One of the most attractive things about Buddhism is that it considers ethics to be based on the intentions behind our actions. This perspective is radical in its simplicity, clarity, and practicality.
When our actions are based on greed, hatred, or delusion, they’re said to be “unskillful” (akusala), which is the term Buddhism prefers over the more judgmental terms “bad” or “evil” — although those terms are used too, albeit mostly in the context of poetry. By contrast, when our intentions are based on mindfulness, compassion, and wisdom, they’re said to be skillful (kusala).
For many people accustomed to systems of morality based on commandments, rewards and punishments, the Buddhist ethical perspective is liberating and refreshing.
But sometimes the idea that Buddhist ethics is about intention is seen in too narrow a way. The problem is that a deluded mind is trying to become aware of itself! We’re not always aware of our intentions, or may choose to fool ourselves about what our motivations really are. We develop ethical blind spots and adopt evasive strategies to justify our actions and to avoid change. Delusion keeps us tied to our current way of being and stops us from making spiritual progress.
One tool that the Buddha encouraged as a way of breaking out of ethical confusion is paying attention to the consequences of our actions:
Having done a bodily action, you should reflect on it: ‘This bodily action I have done — did it lead to self-affliction, to the affliction of others, or to both? Was it an unskillful bodily action, with painful consequences, painful results?’ If, on reflection, you know that it led to self-affliction, to the affliction of others, or to both; it was an unskillful bodily action with painful consequences, painful results, then you should confess it, reveal it, lay it open to the Teacher or to a knowledgeable companion in the holy life. Having confessed it… you should exercise restraint in the future.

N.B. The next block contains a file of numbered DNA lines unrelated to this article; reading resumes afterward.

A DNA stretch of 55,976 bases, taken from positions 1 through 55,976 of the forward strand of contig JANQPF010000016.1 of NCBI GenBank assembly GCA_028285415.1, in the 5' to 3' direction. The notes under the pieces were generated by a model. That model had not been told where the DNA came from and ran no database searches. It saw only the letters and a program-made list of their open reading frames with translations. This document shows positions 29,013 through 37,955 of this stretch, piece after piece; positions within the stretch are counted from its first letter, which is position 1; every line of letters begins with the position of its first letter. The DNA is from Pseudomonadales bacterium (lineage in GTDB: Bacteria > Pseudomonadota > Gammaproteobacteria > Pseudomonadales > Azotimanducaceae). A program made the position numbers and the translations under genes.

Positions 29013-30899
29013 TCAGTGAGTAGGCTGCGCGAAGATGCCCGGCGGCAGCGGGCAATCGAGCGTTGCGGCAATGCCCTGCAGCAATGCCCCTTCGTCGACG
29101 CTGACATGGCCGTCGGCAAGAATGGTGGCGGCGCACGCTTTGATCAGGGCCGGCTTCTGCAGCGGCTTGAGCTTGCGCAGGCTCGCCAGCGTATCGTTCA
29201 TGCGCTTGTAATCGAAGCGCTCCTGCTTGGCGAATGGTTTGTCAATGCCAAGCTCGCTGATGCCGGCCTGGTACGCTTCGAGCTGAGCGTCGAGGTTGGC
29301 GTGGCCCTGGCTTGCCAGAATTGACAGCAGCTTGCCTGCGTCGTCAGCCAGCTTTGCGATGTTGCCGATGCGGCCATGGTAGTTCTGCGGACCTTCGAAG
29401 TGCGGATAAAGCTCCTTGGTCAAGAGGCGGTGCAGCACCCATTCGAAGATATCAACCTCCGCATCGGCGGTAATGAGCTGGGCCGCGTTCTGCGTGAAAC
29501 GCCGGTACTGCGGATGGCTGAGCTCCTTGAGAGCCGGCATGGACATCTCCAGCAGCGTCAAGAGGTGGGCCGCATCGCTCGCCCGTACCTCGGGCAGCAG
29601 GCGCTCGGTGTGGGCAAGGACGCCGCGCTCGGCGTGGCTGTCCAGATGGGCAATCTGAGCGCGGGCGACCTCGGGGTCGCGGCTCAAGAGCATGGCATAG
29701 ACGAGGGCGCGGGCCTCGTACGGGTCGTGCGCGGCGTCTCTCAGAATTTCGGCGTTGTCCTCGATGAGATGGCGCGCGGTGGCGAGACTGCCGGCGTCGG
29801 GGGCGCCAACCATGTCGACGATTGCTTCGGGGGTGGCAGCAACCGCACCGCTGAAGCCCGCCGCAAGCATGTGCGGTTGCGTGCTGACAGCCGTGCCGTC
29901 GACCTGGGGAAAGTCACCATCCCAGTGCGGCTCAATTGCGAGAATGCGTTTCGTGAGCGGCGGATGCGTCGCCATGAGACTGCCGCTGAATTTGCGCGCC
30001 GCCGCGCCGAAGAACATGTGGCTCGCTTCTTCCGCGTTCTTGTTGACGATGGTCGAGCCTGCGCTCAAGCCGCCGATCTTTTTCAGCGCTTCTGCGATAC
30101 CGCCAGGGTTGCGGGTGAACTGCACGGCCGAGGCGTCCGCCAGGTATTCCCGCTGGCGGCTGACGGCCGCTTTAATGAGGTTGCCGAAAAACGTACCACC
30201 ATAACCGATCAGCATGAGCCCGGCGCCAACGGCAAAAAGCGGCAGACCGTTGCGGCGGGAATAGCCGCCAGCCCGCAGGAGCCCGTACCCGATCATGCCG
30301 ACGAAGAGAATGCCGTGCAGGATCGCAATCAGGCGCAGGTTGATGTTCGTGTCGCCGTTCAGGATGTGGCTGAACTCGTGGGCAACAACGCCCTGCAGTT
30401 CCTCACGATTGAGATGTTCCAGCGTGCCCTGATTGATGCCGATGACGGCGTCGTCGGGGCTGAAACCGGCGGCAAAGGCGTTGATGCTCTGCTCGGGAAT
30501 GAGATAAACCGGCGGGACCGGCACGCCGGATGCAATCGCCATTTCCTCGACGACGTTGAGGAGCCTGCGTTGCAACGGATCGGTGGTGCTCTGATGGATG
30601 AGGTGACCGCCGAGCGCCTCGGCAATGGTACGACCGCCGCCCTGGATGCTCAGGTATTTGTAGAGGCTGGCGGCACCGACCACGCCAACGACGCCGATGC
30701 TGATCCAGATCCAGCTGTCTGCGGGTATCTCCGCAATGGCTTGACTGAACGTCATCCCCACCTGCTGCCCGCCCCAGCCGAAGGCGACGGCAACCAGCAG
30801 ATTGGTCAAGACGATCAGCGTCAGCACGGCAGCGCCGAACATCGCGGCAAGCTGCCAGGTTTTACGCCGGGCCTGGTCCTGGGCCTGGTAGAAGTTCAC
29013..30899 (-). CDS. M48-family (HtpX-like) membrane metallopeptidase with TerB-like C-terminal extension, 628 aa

If we notice that we’re harming others, or that we’re causing pain to ourselves — for example through inducing guilt — then we need to look more closely at our motivations, being open to the possibility that we’re not clear enough about our intentions. We need to look for and admit to hidden ethical agendas. I wrote about this recently in terms of the way some men harass women on the street, without being willing to look at the fact that their attentions are unwanted and cause suffering.
Another example is the way most people who eat meat say that they like animals. They don’t think of themselves as cruel. Most of them are shocked by actual cruelty and want animal abusers to go to jail. And at the same time, they pay people to abuse animals on their behalf. They don’t think of themselves as doing this, but when they buy meat they’re financially rewarding people who raise animals in stressful and unnatural conditions, transport them, terrified, long distances in trucks, herd them into a slaughterhouse, shoot them in the head, hoist them into the air by their back legs, cut their throats, and then disembowel and dismember them in preparation for being shrink-wrapped and sold.